A former federal prosecutor has decided to take on his ex-employer in defending a woman against charges that she violated federal laws in allegedly creating a MySpace account used to bully a teenage girl who committed suicide.
Orin Kerr, professor of law at George Washington University Law School, was a criminal trial attorney in the Computer Crime and Intellectual Property Section at the Department of Justice as well as a special assistant U.S. attorney for the Eastern District of Virginia.
Kerr wrote on the Volokh Conspiracy blog that the government was essentially charging Drew with criminal trespassing on MySpace's server for allegedly providing false information to open a MySpace account under the false identity of a nonexistent teenage boy. Kerr said this essentially made it a federal crime to violate any online terms of service contract.
1. I'm sympathetic to Kerr's perspective on this... it would be better for everyone if TOS violations did not create criminal liability.
2. I think the DOJ is only prosecuting this because the mob demands it and I think they pulled this strategy out of a hat because its plausible enough to litigate but they intend to loose. If they intended to win they would have chosen something less radical to charge this woman with. Lets hope they don't accidentally win.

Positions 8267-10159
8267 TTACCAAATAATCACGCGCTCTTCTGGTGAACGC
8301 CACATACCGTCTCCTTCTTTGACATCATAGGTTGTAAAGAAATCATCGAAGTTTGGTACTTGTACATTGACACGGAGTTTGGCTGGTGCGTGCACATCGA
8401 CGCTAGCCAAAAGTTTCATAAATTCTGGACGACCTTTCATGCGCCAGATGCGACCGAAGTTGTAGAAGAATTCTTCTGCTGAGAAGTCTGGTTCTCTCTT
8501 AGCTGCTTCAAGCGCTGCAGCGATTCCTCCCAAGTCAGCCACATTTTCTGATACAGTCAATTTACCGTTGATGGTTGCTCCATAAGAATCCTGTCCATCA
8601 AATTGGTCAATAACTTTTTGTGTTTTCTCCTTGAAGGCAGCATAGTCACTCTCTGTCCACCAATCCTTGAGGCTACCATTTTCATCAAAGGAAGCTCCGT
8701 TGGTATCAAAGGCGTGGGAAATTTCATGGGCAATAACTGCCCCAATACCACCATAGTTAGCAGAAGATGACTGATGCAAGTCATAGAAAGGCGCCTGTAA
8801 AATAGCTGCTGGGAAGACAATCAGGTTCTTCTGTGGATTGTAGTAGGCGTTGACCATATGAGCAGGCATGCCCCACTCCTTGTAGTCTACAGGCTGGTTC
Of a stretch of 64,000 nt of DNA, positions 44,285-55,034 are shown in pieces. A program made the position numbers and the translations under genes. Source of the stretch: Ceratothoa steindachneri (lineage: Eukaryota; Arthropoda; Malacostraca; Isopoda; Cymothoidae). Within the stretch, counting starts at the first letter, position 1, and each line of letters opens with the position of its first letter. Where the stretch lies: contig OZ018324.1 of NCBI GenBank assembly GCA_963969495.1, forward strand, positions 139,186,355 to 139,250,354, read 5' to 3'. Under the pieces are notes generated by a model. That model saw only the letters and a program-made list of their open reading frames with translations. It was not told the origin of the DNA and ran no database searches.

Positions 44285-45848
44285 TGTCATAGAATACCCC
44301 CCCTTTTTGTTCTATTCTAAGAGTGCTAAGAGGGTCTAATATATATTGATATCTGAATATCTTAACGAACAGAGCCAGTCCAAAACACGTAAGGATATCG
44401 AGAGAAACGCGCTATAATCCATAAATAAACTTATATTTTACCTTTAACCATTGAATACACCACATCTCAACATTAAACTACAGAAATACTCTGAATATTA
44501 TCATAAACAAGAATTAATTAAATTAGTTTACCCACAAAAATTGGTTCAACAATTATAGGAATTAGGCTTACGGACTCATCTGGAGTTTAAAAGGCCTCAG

3. I agree with one of the comments in the attached thread... that if an adult man created a MySpace account posing as a teenage boy and made false romatic advances toward a teenage girl, and that girl committed suicide, that man would be prosecuted under some sort of sex crimes/child predation statute such as attempted child molestation with huge prison sentences and permanent sex offender registry associated with it. The fact that the exact same crime is treated in a completely different way because the perpetrator is a woman speaks to the absurdity of our political response to these issues on the whole.
4. I think people care about this case because the media has drawn attention to it, and I think the only reason the media cares is because it has something to do with the Internet, and plays on fears that parents have about what their children are doing on the Internet. Bullies drive people to suicide every day in the United States. Literally several times a day. This case is not exceptional.
5. Are bullies legally culpable if they drive someone to suicide? I'm not sure how I feel about that question as a policy matter, but my understanding is that as a legal matter in general they are not. I don't see why the internet should change that. The internet has absolutely nothing to do with it. The same rules ought to apply whether this woman sent emails to her victim or she sent letters through the mail.
6. If we think bullies ought to be culpable when their victims commit suicide, than we need new state laws across the board. That means letting this one go, no matter how incensed the pitch fork carrying mob is. No Ex-Post Facto laws!
Note that this is different from my earlier read on this. I don't think this falls into the definition of what the law means by fraud because Drew did not cause economic harm.
Former Justice Dept. Prosecutor Joins Defense in MySpace Suicide Case | Threat Level